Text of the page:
To stop mugging, you simply need to extinguish it. When an operant behavior like mugging is reinforced, it becomes more likely. When the reinforcement is withdrawn, it becomes less likely. Extinction14 occurs fairly quickly, if the reinforcement is withdrawn and is never delivered when the bad behavior occurs. So the burden is on you. You must decide that you, and only you, decide when your horse gets a treat. You must decide that he will never get a treat if he mugs. And you must follow your rule 100% of the time. Just one or two occasional violations of your promise will put him back on a partial reinforcement schedule, teach him that mugging sometimes pays off, and he’ll be back to it.

If you are getting mugged during bridge training, then leave the treat in your pouch or pocket, and hold only the clicker in your hand. Consider moving your pouch around toward your back side, so that it is harder for your horse to reach. Then, when he meets your objective during training, give him a click and praise and then reach for your treat. You must deliver the treat to your horse’s mouth, and not let him retrieve it from your pouch.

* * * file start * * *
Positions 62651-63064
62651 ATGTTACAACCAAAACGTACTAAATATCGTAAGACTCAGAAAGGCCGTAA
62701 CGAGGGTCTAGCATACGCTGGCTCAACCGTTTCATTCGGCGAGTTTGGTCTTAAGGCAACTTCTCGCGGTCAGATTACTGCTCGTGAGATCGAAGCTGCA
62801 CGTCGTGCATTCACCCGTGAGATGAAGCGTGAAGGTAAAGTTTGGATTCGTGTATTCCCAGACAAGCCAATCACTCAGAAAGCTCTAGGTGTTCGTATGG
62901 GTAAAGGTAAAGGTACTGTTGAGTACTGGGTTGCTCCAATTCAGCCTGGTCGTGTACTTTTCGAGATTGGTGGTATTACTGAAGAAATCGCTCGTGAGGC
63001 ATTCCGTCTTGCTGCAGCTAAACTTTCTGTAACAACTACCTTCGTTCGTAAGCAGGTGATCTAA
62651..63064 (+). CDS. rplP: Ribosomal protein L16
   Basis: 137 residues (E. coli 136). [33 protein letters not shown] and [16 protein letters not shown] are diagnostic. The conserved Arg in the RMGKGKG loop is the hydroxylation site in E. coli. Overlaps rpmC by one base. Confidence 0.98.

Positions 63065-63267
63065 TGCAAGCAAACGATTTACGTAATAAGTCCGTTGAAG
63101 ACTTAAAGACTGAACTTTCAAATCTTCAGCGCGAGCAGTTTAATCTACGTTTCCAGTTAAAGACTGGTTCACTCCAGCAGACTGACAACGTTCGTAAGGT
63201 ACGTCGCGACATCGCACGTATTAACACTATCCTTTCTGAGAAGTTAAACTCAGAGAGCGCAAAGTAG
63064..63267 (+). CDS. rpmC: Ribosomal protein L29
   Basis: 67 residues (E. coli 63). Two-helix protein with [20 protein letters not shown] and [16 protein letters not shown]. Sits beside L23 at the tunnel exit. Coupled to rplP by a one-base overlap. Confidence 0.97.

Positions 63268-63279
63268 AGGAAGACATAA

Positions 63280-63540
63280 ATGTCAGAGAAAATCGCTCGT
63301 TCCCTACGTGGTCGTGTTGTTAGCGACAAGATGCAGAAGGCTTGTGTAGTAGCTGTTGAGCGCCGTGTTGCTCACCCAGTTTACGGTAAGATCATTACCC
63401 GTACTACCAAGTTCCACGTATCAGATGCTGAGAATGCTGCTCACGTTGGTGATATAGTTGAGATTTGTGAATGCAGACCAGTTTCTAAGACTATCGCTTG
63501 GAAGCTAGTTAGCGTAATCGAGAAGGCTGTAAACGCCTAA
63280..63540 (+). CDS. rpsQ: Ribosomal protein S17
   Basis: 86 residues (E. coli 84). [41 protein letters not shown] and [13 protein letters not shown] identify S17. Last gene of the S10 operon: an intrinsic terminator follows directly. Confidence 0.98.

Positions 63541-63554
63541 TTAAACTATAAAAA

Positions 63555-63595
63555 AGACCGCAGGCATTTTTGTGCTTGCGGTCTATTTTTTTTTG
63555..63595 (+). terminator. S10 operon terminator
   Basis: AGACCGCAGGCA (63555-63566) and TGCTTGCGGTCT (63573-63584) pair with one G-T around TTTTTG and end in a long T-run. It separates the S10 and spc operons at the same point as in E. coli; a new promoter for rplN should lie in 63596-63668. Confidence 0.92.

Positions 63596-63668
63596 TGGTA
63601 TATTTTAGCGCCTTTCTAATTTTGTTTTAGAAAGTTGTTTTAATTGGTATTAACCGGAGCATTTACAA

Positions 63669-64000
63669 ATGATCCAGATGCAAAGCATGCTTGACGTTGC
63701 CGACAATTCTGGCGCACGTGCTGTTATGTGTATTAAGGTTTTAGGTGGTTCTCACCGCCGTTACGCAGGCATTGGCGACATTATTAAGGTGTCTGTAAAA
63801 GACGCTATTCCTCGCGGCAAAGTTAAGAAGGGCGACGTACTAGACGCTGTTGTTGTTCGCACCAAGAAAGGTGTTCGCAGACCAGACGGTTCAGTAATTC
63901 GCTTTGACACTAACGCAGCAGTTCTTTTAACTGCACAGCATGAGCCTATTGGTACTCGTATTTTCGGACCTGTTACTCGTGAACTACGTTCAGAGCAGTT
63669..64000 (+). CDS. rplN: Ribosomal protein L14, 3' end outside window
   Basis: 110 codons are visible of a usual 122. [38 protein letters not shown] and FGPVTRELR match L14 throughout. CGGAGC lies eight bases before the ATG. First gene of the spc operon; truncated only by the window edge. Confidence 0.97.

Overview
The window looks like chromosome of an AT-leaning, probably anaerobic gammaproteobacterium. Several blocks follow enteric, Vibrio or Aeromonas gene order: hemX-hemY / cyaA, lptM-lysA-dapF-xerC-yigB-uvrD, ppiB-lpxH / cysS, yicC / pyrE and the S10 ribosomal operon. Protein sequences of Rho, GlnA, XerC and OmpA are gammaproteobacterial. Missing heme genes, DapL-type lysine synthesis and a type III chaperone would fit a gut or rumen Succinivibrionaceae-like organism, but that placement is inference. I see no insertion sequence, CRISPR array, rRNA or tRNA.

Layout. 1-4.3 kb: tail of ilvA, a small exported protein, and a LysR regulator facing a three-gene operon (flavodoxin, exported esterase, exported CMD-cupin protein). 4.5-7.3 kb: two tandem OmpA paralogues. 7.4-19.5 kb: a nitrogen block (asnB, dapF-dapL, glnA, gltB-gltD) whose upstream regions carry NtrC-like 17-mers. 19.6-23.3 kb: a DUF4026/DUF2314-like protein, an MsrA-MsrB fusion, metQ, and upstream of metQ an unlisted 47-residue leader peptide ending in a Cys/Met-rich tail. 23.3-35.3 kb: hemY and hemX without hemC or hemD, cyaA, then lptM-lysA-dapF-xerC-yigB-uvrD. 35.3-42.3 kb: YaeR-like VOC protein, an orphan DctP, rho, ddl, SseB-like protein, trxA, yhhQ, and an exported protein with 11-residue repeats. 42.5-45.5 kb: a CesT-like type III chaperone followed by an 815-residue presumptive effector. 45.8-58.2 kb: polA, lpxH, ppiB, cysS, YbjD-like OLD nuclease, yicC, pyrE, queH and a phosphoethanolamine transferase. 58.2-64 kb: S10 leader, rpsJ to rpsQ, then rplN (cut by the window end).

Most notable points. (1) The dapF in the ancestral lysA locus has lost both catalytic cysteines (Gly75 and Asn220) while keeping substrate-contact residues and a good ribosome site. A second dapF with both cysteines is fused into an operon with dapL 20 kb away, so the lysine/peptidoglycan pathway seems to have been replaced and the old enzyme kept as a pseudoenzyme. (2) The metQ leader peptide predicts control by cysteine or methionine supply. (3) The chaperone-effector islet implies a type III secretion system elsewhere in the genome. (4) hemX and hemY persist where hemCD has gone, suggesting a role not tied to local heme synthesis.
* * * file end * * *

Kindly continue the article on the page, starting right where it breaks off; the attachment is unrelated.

If you are training a horse that is very aggressively mugging, you may want to do your initial training from the other side of the round pen or some other barrier. The first trick you’ll want to teach is how he should behave around food. You can do any simple training from the other side of the fence, such as target training. During the training, be extra careful to not reward mugging, and only ask for the trick when he is quiet, only reward with a click, praise, and treat when he has not mugged. Once this seems to be working, try entering the pen with your treat pouch zipped closed. Spend time grooming him but do not give him a treat unless he is standing very quietly, and is not mugging.

When I greet my mule or horse after entering the barn, I am likely armed with a pouch full of carrots. My hand likely smells like carrots. I reach into their stalls with my empty hand and let them smell me, as part of our greeting ritual. Sometimes they use their lips on my hand, to double check for carrots. Finding none, they stop their search and stand quietly. Mugging simply doesn’t happen, because I only give them treats when they have not asked.

Nipping and Biting